Meta(tastic) Writing: Protagonist as author.

I’ve got about 500,000 words behind me at this point.  While in the past I’ve written a protagonist very similar to me, she wasn’t a complete Mary Sue.  As she grew over the period of the series, she developed and changed – kind of a hybrid of me and who I wanted to be in high school.  At no point did the character fancy herself a writer or author.

A book I downloaded recently has not one, but two wannabe authors as the main characters (the protagonist is a young woman and her college professor / paramour is – surprise! also a writer).  Full disclosure, to date, I can’t say I’ve completely avoided including a writer in my works.  As it stands, a chapter of my most recent WIP, Room 702, does include an author caught up in a moment of writer’s block.  I would be lying if I didn’t say there’s a decent amount of meta (*a term, especially in art, used to characterize something that is characteristically self-referential.  See link from the Urban dictionary here) not to be confused with Metta World Peace involved in that chapter, which might clock in around 2,000 words.  Is this hokey?  Probably.  Have I reached the stature of author where I can self-insert, a la Stephen King?  No.  Will readers potentially be annoyed?  I hope not.  It’s a short chapter and it’s not as if I’ve named her, Bourtney Brandt or Annie Benjamino.  In fact, if anything, the author is someone I’d like to be – decently successful.  We come from different backgrounds and her motivations and motivations I might have for being at the Winchester are very different.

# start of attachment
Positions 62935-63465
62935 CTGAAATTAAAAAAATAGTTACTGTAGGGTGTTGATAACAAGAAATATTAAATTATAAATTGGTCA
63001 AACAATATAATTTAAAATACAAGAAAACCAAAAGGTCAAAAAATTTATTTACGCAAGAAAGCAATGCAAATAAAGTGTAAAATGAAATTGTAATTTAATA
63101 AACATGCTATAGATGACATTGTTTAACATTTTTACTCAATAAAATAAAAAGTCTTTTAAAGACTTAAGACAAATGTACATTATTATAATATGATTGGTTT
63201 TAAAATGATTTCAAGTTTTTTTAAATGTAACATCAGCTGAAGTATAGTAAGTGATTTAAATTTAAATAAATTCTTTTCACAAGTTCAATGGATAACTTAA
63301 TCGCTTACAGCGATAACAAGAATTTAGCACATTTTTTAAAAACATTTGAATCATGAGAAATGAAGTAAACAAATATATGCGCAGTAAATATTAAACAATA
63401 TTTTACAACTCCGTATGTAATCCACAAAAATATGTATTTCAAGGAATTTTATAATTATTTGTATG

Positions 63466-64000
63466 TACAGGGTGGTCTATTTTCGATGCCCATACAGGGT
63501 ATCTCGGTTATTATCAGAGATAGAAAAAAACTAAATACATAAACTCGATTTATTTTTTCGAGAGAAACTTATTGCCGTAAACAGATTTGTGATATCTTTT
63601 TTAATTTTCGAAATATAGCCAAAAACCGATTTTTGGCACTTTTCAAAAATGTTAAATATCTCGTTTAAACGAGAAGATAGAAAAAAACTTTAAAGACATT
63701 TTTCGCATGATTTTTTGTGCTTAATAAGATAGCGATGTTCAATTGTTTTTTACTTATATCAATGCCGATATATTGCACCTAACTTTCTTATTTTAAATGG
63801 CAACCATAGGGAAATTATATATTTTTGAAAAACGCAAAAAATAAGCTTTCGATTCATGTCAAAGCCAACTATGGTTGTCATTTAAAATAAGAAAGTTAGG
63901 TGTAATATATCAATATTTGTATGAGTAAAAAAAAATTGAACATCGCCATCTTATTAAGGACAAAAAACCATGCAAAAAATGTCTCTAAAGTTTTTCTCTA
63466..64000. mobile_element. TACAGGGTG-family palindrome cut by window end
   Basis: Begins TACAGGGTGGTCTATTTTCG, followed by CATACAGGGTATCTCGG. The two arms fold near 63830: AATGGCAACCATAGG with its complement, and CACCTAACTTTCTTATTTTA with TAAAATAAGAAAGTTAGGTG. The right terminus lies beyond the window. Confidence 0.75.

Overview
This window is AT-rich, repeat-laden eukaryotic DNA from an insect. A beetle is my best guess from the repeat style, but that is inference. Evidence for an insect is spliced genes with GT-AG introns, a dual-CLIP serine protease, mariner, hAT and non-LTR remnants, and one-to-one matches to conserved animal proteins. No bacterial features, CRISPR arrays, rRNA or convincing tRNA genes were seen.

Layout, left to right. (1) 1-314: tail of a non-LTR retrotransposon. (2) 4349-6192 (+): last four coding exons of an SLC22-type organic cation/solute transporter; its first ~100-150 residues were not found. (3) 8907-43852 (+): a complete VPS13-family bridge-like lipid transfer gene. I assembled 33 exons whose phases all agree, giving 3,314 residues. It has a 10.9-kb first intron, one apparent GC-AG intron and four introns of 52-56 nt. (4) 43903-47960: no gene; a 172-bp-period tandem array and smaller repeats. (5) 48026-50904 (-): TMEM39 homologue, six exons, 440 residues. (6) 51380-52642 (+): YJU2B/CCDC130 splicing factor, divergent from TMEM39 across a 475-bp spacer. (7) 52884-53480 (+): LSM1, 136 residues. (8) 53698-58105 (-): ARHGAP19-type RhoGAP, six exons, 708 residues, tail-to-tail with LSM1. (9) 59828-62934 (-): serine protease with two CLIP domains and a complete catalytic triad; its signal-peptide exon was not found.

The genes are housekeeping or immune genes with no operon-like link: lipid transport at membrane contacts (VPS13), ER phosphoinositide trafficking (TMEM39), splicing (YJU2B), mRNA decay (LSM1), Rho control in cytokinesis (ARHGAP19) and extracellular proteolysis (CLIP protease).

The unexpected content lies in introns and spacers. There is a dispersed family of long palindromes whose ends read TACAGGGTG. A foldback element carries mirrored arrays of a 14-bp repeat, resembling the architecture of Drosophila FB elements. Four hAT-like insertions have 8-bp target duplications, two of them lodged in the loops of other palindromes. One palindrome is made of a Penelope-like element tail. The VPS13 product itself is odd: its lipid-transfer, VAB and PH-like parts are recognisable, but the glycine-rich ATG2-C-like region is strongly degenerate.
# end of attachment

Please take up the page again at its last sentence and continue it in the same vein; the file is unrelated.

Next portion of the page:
So, as I read this current book, I have to wonder – really?  Were there no other occupations in which these two characters could meet and fall in lust love?  Furthermore, the young woman, is, of course, not confident enough in her writing to share it with much of anyone why write it then and literally PASSES OUT when her friends submit one of her short stories into a literary magazine and HOLY HELL IT’S ACCEPTED.  Please.

Since I’ve not finished the book yet, I can only imagine it ends something like: they both find successful writing careers (and love) with each other and go on to make writer babies.  Blech.

While I’m not above a cameo in film or other art projects (Hitchcock is particularly fun), I’m getting highly annoyed with a book about a writer so involved in their process and becoming successful.  I deal enough with that in real life, I do not need to read it in fiction.

They both share a fond affinity for writing.

What’s your take?  Where do writers as characters fall in?

What are your thoughts?

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